On March 3, the European Central Bank published a study which found that rising levels of national debts led to increases in taxes on labor.
A March 2 YouGov poll found that people want government spending cut, but only on programs that don’t affect them.
A March 1 study by the Committee for a Responsible Federal Budget warned that higher interest rates could add substantially to the government’s borrowing costs very quickly.
Also on March 1, the U.S. Government Accountability Office issued a report on duplicative government programs, with suggests for consolidation and cost savings.
In a March 1 commentary, University of Wisconsin economist Menzie Chinn discussed the prospects for “crowding out” in financial markets resulting from large federal budget deficits.
And on March 1, the Tarrance Group issued a poll which finds that 63 percent of voters incorrectly believe that the federal government spends more on national defense and foreign aid than it does on Medicare and Social Security. Also, three-fifths of voters believe that the budget can be fixed just by eliminating waste, fraud and abuse.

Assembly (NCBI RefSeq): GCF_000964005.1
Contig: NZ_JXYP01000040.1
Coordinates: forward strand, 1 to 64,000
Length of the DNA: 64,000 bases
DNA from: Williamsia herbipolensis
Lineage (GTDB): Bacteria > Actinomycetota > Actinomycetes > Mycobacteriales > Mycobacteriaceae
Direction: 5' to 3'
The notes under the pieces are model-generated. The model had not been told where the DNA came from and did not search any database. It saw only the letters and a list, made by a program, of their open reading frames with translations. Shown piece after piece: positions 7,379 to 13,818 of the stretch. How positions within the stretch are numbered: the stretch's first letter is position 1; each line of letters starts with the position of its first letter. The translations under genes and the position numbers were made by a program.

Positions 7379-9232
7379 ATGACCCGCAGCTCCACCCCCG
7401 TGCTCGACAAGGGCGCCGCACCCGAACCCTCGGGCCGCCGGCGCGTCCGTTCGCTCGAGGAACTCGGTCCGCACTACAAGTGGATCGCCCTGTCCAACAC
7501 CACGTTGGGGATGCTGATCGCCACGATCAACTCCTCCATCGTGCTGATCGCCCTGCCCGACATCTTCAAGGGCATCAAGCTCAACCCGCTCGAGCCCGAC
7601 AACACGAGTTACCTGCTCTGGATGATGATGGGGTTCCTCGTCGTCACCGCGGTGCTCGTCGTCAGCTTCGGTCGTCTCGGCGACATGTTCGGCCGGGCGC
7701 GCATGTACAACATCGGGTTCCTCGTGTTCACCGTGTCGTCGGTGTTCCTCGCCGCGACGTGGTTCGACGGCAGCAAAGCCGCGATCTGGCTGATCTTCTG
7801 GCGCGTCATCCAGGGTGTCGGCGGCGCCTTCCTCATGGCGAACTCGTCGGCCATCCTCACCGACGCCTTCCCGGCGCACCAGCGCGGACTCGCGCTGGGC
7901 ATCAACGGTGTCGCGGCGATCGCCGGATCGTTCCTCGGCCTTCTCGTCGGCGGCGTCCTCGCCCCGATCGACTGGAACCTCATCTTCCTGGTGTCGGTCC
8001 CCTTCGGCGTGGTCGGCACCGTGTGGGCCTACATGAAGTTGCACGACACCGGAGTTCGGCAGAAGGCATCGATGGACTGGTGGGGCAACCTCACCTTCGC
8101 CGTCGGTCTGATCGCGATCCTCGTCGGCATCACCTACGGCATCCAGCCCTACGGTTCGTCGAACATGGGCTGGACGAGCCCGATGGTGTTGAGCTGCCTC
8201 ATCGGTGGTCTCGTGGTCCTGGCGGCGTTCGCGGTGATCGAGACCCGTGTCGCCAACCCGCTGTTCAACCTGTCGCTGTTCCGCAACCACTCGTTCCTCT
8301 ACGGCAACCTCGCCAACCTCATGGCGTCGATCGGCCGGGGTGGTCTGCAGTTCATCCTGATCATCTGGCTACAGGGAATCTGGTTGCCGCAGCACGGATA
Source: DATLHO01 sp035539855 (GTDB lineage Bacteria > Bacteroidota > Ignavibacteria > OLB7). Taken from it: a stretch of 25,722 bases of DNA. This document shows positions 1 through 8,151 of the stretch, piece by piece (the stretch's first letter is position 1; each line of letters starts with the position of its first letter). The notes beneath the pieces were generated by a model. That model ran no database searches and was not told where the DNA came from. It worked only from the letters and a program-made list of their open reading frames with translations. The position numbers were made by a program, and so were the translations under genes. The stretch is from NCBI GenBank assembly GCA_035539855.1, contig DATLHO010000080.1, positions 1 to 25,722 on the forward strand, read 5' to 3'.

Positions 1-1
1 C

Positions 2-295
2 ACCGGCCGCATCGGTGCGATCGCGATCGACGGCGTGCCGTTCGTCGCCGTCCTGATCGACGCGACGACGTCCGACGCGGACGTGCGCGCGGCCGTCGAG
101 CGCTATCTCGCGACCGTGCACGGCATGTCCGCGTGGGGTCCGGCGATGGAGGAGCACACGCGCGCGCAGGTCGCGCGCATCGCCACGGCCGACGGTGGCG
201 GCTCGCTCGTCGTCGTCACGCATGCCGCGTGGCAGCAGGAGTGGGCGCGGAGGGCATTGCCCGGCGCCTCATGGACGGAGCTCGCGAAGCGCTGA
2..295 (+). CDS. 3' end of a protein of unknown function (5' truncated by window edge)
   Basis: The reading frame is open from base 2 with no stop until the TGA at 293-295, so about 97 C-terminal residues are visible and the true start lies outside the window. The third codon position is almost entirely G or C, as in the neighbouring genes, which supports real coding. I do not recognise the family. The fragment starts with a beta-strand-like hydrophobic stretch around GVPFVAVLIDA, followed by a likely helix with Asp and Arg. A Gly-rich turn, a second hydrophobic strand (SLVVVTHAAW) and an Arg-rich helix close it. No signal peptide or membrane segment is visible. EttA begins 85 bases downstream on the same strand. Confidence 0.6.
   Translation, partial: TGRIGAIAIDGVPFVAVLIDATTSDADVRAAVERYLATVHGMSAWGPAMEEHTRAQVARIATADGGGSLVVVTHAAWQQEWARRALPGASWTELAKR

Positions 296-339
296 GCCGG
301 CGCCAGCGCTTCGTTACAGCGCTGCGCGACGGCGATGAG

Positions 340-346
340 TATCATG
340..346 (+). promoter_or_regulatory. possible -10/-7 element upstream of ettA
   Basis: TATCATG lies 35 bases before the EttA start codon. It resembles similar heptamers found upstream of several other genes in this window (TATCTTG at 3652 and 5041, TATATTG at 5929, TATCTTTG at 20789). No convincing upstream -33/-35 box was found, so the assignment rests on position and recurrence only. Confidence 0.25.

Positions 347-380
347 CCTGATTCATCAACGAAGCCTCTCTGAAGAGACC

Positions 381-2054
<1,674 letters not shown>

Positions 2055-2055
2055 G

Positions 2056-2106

A February 28 working paper by economists Carmen Reinhardt and Kenneth Rogoff predicts that rising debt levels worldwide will inevitably lead to “financial repression” as governments cope with the burden. Such measures include forced purchases of government bonds, interest rate caps, and restrictions on capital outflows.
Also on February 28, the National Bureau of Economic Research posted a working paper on fiscal limits in advanced economies. A major problem is that at high debt levels, central banks lose control of monetary policy.
On February 24, the Commission on Wartime Contracting in Iraq and Afghanistan issued an interim report. It notes that $177 billion has been spent on contractors in Iraq and Afghanistan since 2001 and estimates that 7 percent may have been lost due to fraud.
A February 14 survey from the Rockefeller Foundation found strong support for improving the nation’s infrastructure, but equally strong opposition to any means of paying for it.
I last posted items on this topic on February 28.
Bruce Bartlett is an American historian and columnist who focuses on the intersection between politics and economics. He blogs daily and writes a weekly column at The Fiscal Times. Bartlett has written for Forbes Magazine and Creators Syndicate, and his work is informed by many years in government, including as a senior policy analyst in the Reagan White House. He is the author of seven books including the New York Times best-seller, Imposter: How George W. Bush Bankrupted America and Betrayed the Reagan Legacy (Doubleday, 2006).